“He looked fine and the good thing about his game is he felt real good after,” Fisher said. “So, he didn’t have any issues and felt good. We should only get better up front now with him working himself back in and having played a couple games.”
Having both Wells and Turner in the lineup together is an added bonus because the duo is used to making line calls and adjustments. Combined with Bradford, it gives the Rams as much knowledge as possible for all pre-snap reads.
Saffold noticed the difference right away playing next to Turner.
“The greatest thing about having a couple centers in the game is that they actually talk about things and when you’ve got two centers seeing things from different angles, things get communicated a lot better,” Saffold said. “We were communicating, being able to pass things off and we were able to adjust last minute and make plays. It’s definitely a good feeling.”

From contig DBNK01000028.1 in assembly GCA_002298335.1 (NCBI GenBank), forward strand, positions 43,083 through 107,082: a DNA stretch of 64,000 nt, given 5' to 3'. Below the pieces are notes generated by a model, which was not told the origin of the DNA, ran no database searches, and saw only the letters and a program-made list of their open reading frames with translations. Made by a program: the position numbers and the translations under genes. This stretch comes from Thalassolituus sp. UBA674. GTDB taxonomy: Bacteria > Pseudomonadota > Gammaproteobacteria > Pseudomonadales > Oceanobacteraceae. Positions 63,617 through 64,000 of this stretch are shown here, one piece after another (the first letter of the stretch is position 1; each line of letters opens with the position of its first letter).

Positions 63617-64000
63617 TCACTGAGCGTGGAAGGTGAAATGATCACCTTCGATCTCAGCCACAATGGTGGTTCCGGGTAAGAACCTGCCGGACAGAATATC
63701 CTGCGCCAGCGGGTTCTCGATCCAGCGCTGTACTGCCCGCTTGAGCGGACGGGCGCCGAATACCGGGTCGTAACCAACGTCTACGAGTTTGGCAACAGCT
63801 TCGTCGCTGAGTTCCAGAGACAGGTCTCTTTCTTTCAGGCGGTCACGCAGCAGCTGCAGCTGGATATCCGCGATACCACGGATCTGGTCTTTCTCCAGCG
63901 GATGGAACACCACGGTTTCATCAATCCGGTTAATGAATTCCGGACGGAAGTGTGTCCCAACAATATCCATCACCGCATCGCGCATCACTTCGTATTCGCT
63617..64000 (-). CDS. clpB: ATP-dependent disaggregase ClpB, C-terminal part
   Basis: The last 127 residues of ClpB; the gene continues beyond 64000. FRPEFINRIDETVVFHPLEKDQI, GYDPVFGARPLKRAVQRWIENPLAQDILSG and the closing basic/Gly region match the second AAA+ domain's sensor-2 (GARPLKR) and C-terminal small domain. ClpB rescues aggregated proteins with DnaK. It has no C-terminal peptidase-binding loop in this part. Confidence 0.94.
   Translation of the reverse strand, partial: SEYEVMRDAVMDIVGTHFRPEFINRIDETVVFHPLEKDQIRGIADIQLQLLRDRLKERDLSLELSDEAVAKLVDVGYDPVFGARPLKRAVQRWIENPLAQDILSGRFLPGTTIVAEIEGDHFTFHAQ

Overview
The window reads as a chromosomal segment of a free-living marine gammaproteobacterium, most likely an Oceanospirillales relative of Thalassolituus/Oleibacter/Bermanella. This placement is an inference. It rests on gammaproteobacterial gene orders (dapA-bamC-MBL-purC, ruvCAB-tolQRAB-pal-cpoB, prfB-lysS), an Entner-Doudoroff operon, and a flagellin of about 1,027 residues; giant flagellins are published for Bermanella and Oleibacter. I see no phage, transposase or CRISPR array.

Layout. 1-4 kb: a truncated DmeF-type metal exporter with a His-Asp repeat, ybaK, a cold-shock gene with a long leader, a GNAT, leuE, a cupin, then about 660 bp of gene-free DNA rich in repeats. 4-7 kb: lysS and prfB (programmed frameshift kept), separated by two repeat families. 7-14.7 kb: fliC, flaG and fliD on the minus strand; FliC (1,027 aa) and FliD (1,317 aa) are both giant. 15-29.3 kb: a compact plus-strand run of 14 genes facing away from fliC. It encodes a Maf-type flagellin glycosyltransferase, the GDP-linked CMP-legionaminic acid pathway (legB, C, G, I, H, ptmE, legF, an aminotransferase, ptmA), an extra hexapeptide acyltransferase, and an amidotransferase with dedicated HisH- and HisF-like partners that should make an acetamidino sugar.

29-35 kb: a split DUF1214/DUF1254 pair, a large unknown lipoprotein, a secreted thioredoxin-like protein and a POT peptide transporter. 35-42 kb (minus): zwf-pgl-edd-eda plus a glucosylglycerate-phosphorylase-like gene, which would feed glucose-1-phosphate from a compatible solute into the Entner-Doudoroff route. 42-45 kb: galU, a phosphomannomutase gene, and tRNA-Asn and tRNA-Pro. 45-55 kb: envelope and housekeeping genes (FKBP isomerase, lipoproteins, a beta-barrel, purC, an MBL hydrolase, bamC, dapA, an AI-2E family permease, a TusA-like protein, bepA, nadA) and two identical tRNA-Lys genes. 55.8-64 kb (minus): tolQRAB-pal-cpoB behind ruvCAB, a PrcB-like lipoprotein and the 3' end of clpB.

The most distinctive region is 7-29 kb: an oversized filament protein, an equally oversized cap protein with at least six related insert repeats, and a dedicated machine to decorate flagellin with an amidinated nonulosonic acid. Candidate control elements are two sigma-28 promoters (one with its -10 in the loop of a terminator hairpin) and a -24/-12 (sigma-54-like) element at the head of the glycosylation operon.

Moving forward, there are plenty of major challenges for the offensive line, starting this week against San Francisco’s dominant front seven.
In the first meeting, the Rams were able to win the line of scrimmage but they know to duplicate that effort, they’ll have to find something that has eluded them as an entire offense most of this season, something Fisher constantly preaches.
“I think it’s just consistency,” Turner said. “I talk about consistency all the time and it really is. It’s consistency of guys working hard, guys trying to do the little things right. There will be times when things happen but consistency as an offense is where you start grinding on people and wearing them down.”